Pond A6 – 2 Dec 2017, 3:56 PM: falling tide.   This was close to the same view into Pond A6 six hours later.  (If you look closely, you can see two humps in the right-side remnant levee in both photos to give a sense of the water height change.)  Bear in mind that these two photos show only a portion of full tidal range: above shot was an hour before higher-high tide, and picture below is still at least three hours before lower-low tide – it gets lower!

Example #2Outfall Bridge – 4 Dec2017, 12:30 PM: High Tide.  I observed higher-high tide at our Bridge over our outfall just after noon the following Monday.  Ryan Mayfield was standing in the middle of the bridge with his feet barely a foot over water level.

Outfall Bridge – 4 Dec 2017, 5:00 PM = Five foot drop in 4.5 hours!  Just four-and-a-half hours later, most of the water was gone.  It was still more than 3 hours away from low tide, but Sun was setting, and I could not photograph this scene at night.

Bugs, birds and fish evolve and adapt to the tide.  Some of our native California species find a niche for themselves in these extreme tide swings: perhaps a niche that puts some invasive species, like Corbula clams, at a competitive disadvantage.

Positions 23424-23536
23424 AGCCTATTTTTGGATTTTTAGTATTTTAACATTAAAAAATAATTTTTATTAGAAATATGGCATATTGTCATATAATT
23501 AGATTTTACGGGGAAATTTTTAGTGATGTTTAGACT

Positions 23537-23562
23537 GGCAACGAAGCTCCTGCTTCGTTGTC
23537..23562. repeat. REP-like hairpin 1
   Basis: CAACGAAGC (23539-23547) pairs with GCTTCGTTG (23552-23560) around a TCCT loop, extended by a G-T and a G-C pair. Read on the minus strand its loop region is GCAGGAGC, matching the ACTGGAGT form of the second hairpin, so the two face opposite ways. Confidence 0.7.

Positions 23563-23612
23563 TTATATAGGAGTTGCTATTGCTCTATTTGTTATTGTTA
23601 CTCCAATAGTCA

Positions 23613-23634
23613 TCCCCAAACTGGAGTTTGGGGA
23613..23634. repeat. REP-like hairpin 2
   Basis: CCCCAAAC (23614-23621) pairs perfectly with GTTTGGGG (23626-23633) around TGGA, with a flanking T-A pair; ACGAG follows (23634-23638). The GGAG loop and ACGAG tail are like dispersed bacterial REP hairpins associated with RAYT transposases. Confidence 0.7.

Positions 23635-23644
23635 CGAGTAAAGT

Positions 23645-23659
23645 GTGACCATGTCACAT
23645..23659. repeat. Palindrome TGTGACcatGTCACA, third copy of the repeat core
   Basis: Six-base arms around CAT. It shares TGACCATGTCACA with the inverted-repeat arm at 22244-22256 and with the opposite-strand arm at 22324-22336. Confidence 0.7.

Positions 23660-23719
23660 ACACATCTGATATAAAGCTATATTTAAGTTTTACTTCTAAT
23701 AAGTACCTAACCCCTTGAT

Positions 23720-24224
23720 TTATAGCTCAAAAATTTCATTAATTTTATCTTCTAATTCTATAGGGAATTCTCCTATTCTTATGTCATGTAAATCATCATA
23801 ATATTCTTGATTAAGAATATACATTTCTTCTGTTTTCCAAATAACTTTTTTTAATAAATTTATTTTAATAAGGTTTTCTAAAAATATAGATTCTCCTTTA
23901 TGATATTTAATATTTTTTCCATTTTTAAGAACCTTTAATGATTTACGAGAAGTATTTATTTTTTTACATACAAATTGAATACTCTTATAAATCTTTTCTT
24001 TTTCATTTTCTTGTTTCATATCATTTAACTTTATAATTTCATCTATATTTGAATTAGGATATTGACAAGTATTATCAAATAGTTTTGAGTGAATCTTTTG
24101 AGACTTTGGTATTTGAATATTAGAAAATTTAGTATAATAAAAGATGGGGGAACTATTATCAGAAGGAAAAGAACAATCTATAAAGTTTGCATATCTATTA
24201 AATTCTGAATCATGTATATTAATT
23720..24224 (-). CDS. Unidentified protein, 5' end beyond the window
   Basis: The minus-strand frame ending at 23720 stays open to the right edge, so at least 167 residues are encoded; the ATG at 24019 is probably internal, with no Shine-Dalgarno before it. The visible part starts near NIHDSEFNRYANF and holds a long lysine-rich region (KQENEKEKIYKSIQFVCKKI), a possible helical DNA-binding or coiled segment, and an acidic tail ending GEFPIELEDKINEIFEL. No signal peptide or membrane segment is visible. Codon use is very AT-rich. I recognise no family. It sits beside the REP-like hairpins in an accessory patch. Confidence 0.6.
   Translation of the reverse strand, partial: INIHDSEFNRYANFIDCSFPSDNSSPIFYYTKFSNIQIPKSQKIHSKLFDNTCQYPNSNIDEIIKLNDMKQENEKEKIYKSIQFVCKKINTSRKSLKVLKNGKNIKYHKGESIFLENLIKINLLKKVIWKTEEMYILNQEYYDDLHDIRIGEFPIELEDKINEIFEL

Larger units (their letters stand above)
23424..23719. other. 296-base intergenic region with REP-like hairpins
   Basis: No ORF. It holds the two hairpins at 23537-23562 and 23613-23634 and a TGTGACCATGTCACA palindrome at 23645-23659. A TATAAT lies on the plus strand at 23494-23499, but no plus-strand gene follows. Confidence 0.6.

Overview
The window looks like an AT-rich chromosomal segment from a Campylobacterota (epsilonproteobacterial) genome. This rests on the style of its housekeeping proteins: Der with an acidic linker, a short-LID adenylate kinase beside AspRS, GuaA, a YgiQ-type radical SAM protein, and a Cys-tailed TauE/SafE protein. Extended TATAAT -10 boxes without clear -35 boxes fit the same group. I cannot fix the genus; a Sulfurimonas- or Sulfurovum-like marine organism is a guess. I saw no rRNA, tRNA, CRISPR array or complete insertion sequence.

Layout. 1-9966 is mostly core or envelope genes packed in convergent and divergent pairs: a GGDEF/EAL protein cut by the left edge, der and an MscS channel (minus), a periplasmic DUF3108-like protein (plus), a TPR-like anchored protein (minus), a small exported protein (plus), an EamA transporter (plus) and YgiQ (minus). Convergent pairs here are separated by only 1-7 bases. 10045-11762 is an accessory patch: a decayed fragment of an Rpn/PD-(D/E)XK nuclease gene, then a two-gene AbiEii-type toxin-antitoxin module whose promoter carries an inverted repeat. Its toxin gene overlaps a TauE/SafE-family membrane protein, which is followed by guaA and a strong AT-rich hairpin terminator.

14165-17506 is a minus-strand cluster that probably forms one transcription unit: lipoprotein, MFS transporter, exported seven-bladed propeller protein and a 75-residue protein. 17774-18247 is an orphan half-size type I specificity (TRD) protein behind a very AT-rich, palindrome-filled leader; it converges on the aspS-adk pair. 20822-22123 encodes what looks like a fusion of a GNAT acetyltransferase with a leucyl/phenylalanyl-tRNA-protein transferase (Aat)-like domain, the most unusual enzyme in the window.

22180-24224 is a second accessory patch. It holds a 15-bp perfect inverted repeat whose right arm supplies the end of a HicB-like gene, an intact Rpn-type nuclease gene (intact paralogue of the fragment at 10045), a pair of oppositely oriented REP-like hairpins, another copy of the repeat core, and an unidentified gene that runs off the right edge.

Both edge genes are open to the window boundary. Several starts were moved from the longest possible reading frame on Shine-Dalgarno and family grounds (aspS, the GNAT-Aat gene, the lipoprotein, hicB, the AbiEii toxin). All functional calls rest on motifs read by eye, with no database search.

Example #3: Pond A19 – 10 Apr 2016, 10:22 AM.  Photo shows Pond A19, looking in through the levee breach at low tide.  All three “Island Ponds” are like this.  Sediment piled up to the level of Mean Higher High Water (MHHW) to create vast mud flats.  In this example, Ruddy Ducks paddle around in the borrow ditch channel while scattered shore birds forage on the mud banks.

Lower Coyote Creek – 10 Apr 2016, 10:22 AM.  And, at the same time, mud banks expose along the edges of Lower Coyote Creek.

Long-legged birds, like this Snowy Egret, often stand in high tide to catch fish that rush in to feed on bugs in the submerged mud flats.

You see this cycle every day, albeit a little more extreme in January and July:  mud banks and mud flats expose for hours at low tide, then submerge at high tide.  Planktonic fish and bugs drift considerable distances.  Bugs and clams planted in sediment either have a submergence/exposure survival strategy, or they don’t survive.  Birds and bigger fish time their arrival to coincide with tide changes, and bug movement.